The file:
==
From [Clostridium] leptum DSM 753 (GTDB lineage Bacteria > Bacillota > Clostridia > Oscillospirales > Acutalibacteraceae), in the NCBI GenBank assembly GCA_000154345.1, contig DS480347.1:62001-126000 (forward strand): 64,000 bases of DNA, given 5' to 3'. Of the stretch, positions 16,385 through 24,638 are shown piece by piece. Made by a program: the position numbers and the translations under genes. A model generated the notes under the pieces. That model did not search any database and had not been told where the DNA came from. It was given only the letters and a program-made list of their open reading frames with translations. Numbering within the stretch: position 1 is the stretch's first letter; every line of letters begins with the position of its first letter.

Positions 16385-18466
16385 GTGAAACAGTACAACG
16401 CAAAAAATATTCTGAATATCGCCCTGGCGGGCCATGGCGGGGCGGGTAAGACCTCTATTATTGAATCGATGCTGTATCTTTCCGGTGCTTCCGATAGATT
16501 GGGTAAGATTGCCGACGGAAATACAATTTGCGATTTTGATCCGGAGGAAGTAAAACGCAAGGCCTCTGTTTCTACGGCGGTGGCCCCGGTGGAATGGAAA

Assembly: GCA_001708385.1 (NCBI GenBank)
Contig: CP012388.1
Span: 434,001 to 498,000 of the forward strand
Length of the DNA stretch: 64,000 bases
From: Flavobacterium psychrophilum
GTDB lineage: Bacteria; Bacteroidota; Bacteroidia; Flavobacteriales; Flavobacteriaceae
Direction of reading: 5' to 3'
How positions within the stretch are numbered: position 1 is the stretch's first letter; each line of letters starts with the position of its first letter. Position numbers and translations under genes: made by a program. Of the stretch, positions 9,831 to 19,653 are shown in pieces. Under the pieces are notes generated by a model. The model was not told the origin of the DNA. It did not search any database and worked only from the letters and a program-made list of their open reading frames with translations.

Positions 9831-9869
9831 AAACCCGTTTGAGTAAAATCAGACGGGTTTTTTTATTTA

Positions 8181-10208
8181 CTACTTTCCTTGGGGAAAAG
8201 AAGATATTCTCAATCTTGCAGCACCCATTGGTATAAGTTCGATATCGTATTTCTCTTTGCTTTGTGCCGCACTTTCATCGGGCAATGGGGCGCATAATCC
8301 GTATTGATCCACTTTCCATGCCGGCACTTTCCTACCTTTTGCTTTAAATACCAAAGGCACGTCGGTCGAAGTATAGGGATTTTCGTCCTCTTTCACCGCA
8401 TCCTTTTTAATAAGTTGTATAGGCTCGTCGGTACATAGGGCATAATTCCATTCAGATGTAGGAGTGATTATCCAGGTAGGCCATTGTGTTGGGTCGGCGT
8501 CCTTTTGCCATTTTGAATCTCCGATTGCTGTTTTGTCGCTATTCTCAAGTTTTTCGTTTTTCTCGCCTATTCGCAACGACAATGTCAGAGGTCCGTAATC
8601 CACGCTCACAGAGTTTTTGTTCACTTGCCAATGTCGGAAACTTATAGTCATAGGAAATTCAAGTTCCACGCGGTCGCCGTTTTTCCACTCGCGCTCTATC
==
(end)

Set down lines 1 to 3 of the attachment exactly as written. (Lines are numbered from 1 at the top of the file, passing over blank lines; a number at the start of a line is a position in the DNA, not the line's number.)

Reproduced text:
From [Clostridium] leptum DSM 753 (GTDB lineage Bacteria > Bacillota > Clostridia > Oscillospirales > Acutalibacteraceae), in the NCBI GenBank assembly GCA_000154345.1, contig DS480347.1:62001-126000 (forward strand): 64,000 bases of DNA, given 5' to 3'. Of the stretch, positions 16,385 through 24,638 are shown piece by piece. Made by a program: the position numbers and the translations under genes. A model generated the notes under the pieces. That model did not search any database and had not been told where the DNA came from. It was given only the letters and a program-made list of their open reading frames with translations. Numbering within the stretch: position 1 is the stretch's first letter; every line of letters begins with the position of its first letter.

Positions 16385-18466
16385 GTGAAACAGTACAACG